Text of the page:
Internet service providers in Maine’s rural communities are taking an active role in guiding seniors and others with limited computer skills across the digital divide.

Rural ISPs have partnered with nonprofit organizations, libraries and adult education centers to teach basic computer skills to thousands of Mainers. Such classes help the ISPs grow their customer base, but the companies said they also benefit the entire state economically.

Machias-based Axiom Technologies LLC and Unity-based UniTel have partnered with the Unity Foundation to offer free computer literacy classes at various times throughout the year in Unity and Belfast since 2015.

So far, 1,100 students have signed up for the classes, with a completion rate of 92 percent, said Lawrence Sterrs, chairman and CEO of Unity Foundation. About 80 percent of those students are older than 55, and about 70 percent are women, he said.

“We’re drawing students from a lot of different areas,” Sterrs said.

The primary goal is to help computer novices feel safer and more comfortable interacting with the technology, he said. The first round of classes was so successful that what began as a one-year program is now stretching into its third year, and other ISPs are bringing the model to their own communities.

OTT Communications, a division of Alabama-based Otelco, has been sponsoring classes in basic computer skills at Gray-New Gloucester Adult & Community Education in Gray. OTT pays for the instructor and overhead costs so the students can attend for free.

New Gloucester resident Bill Kiley was attending his third week of the five-week class Wednesday. The 80-year-old retiree said his goal is to become familiar with everyday tasks such as emailing and web browsing.

“I’ve got a computer – I’ve never used it,” Kiley said. “I mainly want to get on so I can look things up, and things like that.”

Email was the topic of Wednesday’s two-hour class in Gray. Instructor Michael Lamoureux, technology integrator for Gray-New Gloucester middle and high schools, guided students through the steps of signing in to an email account, creating a new message, organizing and deleting messages, attaching and downloading files, and other basic skills. Lamoureux also touched on peripheral topics such as digital security and email etiquette.

Space is limited in the class. There are only eight workstations, so Lamoureux can only teach eight students at a time. The class is nearly always full, he said.

“From the beginning, we create an open environment,” Lamoureux said. “Hopefully by the end of the class, they’re more comfortable clicking. Almost 100 percent of them just want to become more comfortable.”

Student Mike Meder of New Gloucester said his motivation for taking the class was to brush up on his computer skills in anticipation of making a career change. He said one of the class’s strengths is that it allows novices to explore the computer’s various functions in a supervised setting without having to worry about making mistakes.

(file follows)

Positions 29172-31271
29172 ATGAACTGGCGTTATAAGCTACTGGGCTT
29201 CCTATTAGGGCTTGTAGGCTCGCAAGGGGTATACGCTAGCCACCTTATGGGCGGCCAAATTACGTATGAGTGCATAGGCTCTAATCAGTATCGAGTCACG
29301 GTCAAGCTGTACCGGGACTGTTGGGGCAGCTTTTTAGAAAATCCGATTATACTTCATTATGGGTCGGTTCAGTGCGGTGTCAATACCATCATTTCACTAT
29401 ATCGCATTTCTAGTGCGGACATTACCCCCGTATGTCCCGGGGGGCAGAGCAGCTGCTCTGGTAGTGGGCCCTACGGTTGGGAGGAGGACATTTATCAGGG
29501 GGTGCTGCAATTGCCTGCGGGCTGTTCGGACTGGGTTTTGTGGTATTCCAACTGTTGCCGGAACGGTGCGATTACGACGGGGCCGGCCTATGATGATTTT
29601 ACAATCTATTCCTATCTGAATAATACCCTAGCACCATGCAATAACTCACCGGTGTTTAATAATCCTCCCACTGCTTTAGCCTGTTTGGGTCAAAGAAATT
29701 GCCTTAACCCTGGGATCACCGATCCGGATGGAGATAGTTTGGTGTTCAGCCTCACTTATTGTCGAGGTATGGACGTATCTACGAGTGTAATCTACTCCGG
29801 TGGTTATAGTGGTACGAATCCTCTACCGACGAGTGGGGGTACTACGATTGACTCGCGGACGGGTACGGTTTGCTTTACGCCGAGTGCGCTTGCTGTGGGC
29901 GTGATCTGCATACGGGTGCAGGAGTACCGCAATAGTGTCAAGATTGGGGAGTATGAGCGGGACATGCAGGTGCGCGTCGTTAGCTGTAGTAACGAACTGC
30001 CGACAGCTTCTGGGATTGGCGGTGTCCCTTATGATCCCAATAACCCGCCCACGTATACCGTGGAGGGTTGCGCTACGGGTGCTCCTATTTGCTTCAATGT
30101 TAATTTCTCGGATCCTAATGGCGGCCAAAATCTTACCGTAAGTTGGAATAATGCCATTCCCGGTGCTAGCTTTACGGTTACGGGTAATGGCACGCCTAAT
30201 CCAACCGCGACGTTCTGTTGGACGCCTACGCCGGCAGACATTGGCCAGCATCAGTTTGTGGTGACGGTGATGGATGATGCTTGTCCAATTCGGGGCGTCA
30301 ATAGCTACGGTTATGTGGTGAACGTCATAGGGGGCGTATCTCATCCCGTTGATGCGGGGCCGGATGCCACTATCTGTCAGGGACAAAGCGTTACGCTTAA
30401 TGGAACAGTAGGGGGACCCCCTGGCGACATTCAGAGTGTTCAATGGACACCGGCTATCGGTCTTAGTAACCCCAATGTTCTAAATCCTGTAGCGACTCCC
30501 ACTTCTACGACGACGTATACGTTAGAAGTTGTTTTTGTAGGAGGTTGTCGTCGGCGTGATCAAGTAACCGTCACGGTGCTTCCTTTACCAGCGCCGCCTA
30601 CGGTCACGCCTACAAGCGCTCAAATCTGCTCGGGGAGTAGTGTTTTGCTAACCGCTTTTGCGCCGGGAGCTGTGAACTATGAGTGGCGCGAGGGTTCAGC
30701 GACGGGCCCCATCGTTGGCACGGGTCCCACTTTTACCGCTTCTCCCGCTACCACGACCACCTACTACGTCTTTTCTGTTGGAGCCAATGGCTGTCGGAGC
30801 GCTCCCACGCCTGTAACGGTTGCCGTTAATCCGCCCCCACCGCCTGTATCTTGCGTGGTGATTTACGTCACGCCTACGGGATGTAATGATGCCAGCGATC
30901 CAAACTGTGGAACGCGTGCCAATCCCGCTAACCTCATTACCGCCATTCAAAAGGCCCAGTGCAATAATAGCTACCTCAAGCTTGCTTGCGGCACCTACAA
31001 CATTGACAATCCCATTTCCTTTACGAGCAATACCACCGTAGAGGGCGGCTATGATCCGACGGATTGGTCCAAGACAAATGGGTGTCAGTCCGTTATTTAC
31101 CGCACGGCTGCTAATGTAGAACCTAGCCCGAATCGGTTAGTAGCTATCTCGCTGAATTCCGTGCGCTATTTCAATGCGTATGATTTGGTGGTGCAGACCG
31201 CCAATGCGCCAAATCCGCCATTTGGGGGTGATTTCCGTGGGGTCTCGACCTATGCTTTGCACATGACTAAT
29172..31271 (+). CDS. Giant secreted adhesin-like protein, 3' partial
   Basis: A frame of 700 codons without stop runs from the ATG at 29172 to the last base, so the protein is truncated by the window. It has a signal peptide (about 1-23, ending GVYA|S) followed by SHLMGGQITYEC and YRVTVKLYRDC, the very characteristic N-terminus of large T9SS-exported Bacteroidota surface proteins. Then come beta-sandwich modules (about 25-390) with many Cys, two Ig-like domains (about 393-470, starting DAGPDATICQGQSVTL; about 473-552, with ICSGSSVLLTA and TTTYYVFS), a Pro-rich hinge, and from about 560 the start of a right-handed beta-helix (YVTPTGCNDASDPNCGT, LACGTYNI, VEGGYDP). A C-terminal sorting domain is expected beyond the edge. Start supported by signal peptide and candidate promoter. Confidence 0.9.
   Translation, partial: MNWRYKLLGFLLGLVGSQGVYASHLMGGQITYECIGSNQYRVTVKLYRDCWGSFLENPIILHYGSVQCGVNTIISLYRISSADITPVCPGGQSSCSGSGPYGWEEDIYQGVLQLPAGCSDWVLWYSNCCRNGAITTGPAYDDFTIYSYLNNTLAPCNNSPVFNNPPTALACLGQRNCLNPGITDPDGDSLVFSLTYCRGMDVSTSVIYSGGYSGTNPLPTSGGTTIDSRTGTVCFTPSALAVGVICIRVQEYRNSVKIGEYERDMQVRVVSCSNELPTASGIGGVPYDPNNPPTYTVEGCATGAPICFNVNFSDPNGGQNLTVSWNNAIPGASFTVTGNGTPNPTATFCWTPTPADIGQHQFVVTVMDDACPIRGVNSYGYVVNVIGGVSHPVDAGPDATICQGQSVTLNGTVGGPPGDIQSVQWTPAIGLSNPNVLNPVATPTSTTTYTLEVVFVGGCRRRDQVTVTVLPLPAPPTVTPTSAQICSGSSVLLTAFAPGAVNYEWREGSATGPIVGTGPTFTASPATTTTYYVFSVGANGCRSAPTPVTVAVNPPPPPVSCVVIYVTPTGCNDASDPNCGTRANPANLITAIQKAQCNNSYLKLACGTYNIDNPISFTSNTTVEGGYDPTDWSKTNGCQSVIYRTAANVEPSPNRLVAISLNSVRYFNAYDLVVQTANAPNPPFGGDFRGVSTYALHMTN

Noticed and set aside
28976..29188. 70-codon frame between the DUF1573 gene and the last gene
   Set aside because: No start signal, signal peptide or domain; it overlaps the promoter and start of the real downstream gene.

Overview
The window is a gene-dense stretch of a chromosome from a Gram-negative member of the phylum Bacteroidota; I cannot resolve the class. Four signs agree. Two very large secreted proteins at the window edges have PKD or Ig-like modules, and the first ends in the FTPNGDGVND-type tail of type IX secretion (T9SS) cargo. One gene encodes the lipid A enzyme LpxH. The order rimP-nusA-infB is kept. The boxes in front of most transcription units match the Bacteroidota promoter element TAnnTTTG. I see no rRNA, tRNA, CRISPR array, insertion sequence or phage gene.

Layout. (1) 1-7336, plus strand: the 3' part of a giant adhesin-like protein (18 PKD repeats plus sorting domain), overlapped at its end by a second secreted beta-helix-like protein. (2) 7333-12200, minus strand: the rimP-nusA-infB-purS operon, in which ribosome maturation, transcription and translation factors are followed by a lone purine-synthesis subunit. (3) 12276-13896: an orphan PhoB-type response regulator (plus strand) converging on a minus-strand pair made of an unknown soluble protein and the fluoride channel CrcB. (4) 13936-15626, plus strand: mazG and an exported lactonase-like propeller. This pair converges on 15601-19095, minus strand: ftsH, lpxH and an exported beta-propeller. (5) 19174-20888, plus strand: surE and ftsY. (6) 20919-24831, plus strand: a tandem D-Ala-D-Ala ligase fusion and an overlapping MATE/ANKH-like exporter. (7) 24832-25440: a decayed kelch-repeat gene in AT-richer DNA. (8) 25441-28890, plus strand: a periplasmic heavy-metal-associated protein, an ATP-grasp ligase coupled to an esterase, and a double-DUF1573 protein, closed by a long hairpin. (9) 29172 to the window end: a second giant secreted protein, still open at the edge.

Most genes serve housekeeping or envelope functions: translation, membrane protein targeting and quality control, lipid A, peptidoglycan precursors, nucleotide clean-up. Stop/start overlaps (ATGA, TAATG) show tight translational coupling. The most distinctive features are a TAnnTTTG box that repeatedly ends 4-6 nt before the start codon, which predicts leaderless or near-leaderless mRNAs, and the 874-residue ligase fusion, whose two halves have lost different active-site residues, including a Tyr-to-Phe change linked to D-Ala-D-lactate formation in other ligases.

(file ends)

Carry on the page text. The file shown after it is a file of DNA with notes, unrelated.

“You’re not afraid to poke at all the different things on your computer – you don’t have that fear,” Meder said. “Is it helpful? Yeah.”

A basic familiarity with computers is now essential to almost any job, said David Vasconcelos, director of business development at Portland-based employment agency Pro Search Inc. In most cases, it isn’t even possible to apply for a job without using a computer, he said.

“The days of mailing in a résumé via snail mail are wholly over,” Vasconcelos said.

Most younger workers were raised on computers and thus have a high level of confidence and literacy, he said, but there are some in their mid-40s and older who lack experience and are timid about using the technology.

Digital literacy classes are a great way to help such workers overcome their anxiety, Vasconcelos said.

“Getting over that initial concern or fear, I think, is paramount for them to be able to go into a workplace,” he said.

OTT Marketing Manager Tracy Scheckel said the company has been sponsoring classes in various communities where it does business in Maine, Vermont and West Virginia. While the classes help create new customers for the business, Scheckel said she sees them primarily as a form of community service.

“It’s just more important to me that if eight people want to take the class every semester, that they can do that,” she said.

Axiom CEO Susan Corbett said her company has trained more than 5,000 adult learners across Maine since 2006. In 2014, Axiom spun off a nonprofit called the Axiom Education & Training Center to focus on digital literacy and other areas of education.

The center’s offerings aren’t limited to basic computer skills. Its curriculum includes classes on internet security, popular applications such as Microsoft Excel and even basic computer programming.

ISPs in Maine see computer education as a means to boost the adoption rate for broadband internet service in Maine from its current rate of 75 percent, she said.

But there are broader economic benefits to creating a more digitally literate population in Maine, Corbett said, whether it’s training people to apply for a job online or helping them learn a more specialized computer skill such as working with spreadsheets.

“We’re also looking at digital literacy as a workforce development tool,” she said.

J. Craig Anderson can be contacted at 791-6390 or at:

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